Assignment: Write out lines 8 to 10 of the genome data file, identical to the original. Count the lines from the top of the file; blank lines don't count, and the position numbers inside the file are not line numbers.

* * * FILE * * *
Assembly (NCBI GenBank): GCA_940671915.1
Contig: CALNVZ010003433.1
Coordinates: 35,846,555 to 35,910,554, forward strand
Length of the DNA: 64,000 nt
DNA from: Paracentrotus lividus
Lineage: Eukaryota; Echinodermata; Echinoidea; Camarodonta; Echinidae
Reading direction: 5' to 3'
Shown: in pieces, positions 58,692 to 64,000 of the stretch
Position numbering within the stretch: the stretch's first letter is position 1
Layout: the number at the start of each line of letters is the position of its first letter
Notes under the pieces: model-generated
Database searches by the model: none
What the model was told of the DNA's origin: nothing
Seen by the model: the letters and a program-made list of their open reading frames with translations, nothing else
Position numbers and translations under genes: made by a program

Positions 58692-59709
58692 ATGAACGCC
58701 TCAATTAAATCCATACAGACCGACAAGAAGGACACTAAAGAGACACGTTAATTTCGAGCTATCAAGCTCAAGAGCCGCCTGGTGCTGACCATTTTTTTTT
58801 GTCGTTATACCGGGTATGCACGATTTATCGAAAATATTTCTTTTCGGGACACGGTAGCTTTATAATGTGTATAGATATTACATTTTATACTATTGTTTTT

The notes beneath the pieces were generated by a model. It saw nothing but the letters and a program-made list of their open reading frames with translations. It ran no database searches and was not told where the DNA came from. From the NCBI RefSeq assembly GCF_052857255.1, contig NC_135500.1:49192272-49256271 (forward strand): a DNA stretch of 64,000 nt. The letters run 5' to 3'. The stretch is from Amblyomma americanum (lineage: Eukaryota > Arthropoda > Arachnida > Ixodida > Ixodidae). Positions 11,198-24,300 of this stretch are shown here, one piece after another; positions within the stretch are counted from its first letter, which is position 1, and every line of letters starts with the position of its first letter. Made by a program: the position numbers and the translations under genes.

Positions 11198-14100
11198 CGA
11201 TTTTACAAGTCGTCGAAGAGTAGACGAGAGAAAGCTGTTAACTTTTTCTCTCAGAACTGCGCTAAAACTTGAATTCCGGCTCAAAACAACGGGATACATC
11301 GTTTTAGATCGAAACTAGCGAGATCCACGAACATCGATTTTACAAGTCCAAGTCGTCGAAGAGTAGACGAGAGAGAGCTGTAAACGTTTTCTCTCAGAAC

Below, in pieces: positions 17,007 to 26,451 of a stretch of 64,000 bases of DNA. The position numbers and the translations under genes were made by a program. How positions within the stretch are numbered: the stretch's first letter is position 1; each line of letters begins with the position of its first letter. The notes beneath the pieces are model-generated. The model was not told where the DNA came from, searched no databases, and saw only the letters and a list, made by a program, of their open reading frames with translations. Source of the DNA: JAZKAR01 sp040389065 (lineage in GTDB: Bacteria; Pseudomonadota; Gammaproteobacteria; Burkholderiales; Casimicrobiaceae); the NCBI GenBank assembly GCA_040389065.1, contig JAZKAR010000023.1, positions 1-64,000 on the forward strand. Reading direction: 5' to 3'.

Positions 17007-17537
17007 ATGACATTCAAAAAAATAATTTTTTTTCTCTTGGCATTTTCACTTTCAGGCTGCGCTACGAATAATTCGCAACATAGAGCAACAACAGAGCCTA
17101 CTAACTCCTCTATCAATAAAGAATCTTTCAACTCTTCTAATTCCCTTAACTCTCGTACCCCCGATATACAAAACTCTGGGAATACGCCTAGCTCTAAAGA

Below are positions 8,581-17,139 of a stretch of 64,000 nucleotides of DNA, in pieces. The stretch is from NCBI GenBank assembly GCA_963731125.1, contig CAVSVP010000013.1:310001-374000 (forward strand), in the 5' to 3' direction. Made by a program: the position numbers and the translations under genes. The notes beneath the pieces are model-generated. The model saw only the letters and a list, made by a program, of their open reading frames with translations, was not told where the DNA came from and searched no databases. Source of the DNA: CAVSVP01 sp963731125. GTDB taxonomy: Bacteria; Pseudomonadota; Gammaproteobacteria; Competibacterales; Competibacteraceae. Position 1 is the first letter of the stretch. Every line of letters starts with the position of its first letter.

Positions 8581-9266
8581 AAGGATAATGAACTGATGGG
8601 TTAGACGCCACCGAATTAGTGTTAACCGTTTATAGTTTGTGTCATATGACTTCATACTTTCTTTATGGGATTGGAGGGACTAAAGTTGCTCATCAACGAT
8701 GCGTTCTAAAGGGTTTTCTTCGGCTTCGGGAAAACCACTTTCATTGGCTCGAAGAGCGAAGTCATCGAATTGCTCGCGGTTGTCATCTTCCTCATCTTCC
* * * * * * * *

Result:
Shown: in pieces, positions 58,692 to 64,000 of the stretch
Position numbering within the stretch: the stretch's first letter is position 1
Layout: the number at the start of each line of letters is the position of its first letter